A nonpartisan grassroots civics organization
This is my last President’s report for LWV-SEPR. I extend a warm welcome and best wishes to our new President, Sara Caspar.
This program year was almost completely devoted to learning more about how the state of Pennsylvania can best address its deteriorating infrastructure. Governor Rendell’s plan for leasing the Pennsylvania Turnpike for 50, 75, or greater number of years received lots of press coverage and is now a bill before the General Assembly, the successful bidder having been recently been chosen. While Pennsylvania would not be the very first state to adopt this kind of plan to generate income for maintaining infrastructure, the few other states that have chosen to lease roads to a private company are still in the early stages of their lease agreements. Therefore we elected to learn more about the only other prominent proposal, that of having the Pennsylvania Turnpike Commission lease agreement between the Pennsylvania Turnpike Commission and PennDot for tolling Interstate 80, as stipulated in Act 44.
Under that plan the Turnpike commission would supply $116 billion to
PenDOT for transportation system upgrades across the state during the
next 50 years. I 80 tolling, which must gain final approval from the
We held two programs on this issue. On November 28, 2007 we shared a program with the Regional Citizens Committee of DVRPC at DVRPC offices with David seltzer from Mercator Advisors LLC who talked about why he thinks the Act 44 plan is a better financial arrangement for the state than a long term lease of the turnpike to a private company. On April 15th Tom Caramanico, President of McCormick Taylor, project managers for the Pennsylvania Turnpike Commission, talked to us at a luncheon at the Restaurant School. He gave us a detailed explanation of how funding to PenDOT for infrastructure will work out with and without the tolling of I80.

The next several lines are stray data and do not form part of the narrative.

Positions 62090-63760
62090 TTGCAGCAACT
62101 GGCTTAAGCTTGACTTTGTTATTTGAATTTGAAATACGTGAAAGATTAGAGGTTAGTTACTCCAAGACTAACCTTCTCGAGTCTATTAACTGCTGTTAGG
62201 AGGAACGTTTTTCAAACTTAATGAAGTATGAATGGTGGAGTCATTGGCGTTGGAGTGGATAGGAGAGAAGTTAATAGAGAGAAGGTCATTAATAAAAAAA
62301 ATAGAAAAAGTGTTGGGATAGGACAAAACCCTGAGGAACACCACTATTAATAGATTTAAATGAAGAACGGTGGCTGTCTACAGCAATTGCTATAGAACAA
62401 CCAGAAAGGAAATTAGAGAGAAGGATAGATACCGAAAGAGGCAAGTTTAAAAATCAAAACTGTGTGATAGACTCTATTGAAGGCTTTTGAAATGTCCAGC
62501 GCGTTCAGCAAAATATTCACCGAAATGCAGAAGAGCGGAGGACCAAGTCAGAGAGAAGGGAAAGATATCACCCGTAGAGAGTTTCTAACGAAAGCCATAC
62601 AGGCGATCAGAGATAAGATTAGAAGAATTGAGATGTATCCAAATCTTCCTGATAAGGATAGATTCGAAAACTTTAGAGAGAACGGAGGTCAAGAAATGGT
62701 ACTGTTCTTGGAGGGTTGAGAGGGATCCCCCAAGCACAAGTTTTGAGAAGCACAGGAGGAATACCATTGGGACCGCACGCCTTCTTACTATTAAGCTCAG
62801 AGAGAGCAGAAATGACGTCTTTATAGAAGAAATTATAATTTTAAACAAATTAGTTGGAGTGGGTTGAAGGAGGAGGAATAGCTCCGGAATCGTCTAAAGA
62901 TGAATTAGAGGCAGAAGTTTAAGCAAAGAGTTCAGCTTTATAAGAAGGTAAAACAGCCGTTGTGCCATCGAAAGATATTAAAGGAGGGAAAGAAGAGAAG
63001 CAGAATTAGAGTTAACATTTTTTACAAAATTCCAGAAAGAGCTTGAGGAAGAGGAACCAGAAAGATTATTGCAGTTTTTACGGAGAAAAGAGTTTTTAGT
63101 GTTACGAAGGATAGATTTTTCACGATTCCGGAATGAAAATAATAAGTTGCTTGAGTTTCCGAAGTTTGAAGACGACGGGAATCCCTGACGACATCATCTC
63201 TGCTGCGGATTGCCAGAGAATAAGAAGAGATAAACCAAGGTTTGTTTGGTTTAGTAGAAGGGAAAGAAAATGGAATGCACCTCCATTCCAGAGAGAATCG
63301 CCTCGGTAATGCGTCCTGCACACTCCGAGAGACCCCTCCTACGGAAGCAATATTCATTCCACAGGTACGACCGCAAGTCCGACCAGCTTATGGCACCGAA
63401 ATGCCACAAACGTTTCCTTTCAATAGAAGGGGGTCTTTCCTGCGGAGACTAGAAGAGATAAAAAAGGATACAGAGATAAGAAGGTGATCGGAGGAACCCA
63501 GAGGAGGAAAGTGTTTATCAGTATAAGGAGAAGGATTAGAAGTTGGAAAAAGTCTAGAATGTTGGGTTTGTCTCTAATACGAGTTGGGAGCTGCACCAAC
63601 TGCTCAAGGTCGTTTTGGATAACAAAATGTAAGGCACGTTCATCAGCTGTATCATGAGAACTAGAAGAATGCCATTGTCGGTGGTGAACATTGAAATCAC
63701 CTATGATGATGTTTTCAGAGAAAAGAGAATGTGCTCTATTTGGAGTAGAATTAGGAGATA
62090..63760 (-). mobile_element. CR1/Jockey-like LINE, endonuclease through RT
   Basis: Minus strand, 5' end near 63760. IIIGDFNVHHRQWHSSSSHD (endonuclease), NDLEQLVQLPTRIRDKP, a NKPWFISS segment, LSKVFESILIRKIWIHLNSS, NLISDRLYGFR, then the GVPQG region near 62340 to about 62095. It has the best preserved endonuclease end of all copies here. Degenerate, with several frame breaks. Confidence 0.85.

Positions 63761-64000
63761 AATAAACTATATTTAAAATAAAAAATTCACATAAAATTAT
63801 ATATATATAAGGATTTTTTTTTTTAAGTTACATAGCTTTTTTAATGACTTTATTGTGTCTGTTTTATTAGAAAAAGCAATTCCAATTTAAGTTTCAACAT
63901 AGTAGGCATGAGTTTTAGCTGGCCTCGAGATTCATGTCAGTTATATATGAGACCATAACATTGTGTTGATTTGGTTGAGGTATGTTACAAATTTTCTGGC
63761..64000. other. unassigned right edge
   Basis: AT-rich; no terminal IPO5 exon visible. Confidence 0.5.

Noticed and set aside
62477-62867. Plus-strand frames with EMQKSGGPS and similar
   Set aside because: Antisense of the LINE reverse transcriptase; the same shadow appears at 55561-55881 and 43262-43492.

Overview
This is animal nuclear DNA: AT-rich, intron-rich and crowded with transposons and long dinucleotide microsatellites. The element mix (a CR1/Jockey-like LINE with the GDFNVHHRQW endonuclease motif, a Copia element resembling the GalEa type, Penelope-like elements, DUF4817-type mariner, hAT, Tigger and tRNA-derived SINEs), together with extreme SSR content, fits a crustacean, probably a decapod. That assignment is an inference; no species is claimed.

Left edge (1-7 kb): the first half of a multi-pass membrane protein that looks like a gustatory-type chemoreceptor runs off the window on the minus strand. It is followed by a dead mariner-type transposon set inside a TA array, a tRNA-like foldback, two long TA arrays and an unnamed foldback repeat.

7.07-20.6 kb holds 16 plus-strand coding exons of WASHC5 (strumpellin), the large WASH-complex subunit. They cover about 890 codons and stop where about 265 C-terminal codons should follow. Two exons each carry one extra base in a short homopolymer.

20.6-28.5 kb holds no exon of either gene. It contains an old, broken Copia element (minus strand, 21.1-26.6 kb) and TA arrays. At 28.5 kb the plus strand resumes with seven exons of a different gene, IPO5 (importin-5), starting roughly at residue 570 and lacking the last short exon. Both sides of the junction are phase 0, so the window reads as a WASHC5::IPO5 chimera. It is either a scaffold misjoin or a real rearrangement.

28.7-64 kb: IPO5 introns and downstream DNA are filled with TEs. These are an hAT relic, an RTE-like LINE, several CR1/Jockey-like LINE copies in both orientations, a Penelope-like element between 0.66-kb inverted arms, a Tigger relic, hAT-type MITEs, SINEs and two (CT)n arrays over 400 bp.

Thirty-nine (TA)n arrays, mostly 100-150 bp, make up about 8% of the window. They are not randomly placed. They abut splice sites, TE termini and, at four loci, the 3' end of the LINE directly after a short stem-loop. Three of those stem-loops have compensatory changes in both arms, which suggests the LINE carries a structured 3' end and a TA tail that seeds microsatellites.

We also continued to follow the issue of the Delaware Valley Basin Commission’s lacking of 20 percent of its funding from the federal
government, which contributed to its operations from the early 1960s,
We continue to represent LWV-SEPR at the monthly Regional Citizens
Committee of the Delaware Regional Planning Commission where we
are given briefings on DVRPC work projects and are asked for our
approval, disapproval and comments on the yearly Transportation
Improvement Plan as well as long range plans for roads and bridges
in the five county region. The Committee is increasingly vocal about
After each election we are also monitoring the number of citizens registered and the number of those people who do vote for each of the five counties. The results may be seen on our website.
To learn about the voter registration and other program activities of Bucks, Chester, Delaware, Montgomery, and Philadelphia Leagues,we encourage you to go to their websites (below.)
The League of Women Voters, a nonpartisan political organization, encourages the informed and active participation of citizens in government, works to increase understanding of major public policy issues and influences public policy through education and advocacy. Membership is open to men and women of 18 years of age or older.